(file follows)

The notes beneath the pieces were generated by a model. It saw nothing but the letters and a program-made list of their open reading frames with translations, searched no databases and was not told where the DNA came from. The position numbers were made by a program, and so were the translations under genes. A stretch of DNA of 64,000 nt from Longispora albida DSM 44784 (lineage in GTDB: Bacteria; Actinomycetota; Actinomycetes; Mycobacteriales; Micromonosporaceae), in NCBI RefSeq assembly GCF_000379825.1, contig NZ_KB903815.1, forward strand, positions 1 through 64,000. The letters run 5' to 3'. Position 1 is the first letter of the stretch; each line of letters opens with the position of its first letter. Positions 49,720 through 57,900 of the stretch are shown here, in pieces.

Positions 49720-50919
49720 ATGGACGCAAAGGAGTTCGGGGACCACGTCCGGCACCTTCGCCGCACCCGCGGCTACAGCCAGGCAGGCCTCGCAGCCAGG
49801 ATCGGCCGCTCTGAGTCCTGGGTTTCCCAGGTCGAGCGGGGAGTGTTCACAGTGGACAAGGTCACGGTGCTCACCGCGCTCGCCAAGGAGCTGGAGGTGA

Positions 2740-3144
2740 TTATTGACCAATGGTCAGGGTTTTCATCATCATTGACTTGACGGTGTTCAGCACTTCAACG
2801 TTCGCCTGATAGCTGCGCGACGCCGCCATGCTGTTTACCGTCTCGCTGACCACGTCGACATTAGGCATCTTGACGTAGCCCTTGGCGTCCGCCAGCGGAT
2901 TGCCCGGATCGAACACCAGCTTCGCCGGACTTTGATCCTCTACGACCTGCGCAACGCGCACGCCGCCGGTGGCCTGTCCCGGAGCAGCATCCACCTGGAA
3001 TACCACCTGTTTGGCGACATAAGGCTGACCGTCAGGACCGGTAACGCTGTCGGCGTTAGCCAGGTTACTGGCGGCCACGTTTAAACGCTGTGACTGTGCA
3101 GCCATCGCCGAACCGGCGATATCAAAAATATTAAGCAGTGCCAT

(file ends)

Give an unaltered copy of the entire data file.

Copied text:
The notes beneath the pieces were generated by a model. It saw nothing but the letters and a program-made list of their open reading frames with translations, searched no databases and was not told where the DNA came from. The position numbers were made by a program, and so were the translations under genes. A stretch of DNA of 64,000 nt from Longispora albida DSM 44784 (lineage in GTDB: Bacteria; Actinomycetota; Actinomycetes; Mycobacteriales; Micromonosporaceae), in NCBI RefSeq assembly GCF_000379825.1, contig NZ_KB903815.1, forward strand, positions 1 through 64,000. The letters run 5' to 3'. Position 1 is the first letter of the stretch; each line of letters opens with the position of its first letter. Positions 49,720 through 57,900 of the stretch are shown here, in pieces.

Positions 49720-50919
49720 ATGGACGCAAAGGAGTTCGGGGACCACGTCCGGCACCTTCGCCGCACCCGCGGCTACAGCCAGGCAGGCCTCGCAGCCAGG
49801 ATCGGCCGCTCTGAGTCCTGGGTTTCCCAGGTCGAGCGGGGAGTGTTCACAGTGGACAAGGTCACGGTGCTCACCGCGCTCGCCAAGGAGCTGGAGGTGA

Positions 2740-3144
2740 TTATTGACCAATGGTCAGGGTTTTCATCATCATTGACTTGACGGTGTTCAGCACTTCAACG
2801 TTCGCCTGATAGCTGCGCGACGCCGCCATGCTGTTTACCGTCTCGCTGACCACGTCGACATTAGGCATCTTGACGTAGCCCTTGGCGTCCGCCAGCGGAT
2901 TGCCCGGATCGAACACCAGCTTCGCCGGACTTTGATCCTCTACGACCTGCGCAACGCGCACGCCGCCGGTGGCCTGTCCCGGAGCAGCATCCACCTGGAA
3001 TACCACCTGTTTGGCGACATAAGGCTGACCGTCAGGACCGGTAACGCTGTCGGCGTTAGCCAGGTTACTGGCGGCCACGTTTAAACGCTGTGACTGTGCA
3101 GCCATCGCCGAACCGGCGATATCAAAAATATTAAGCAGTGCCAT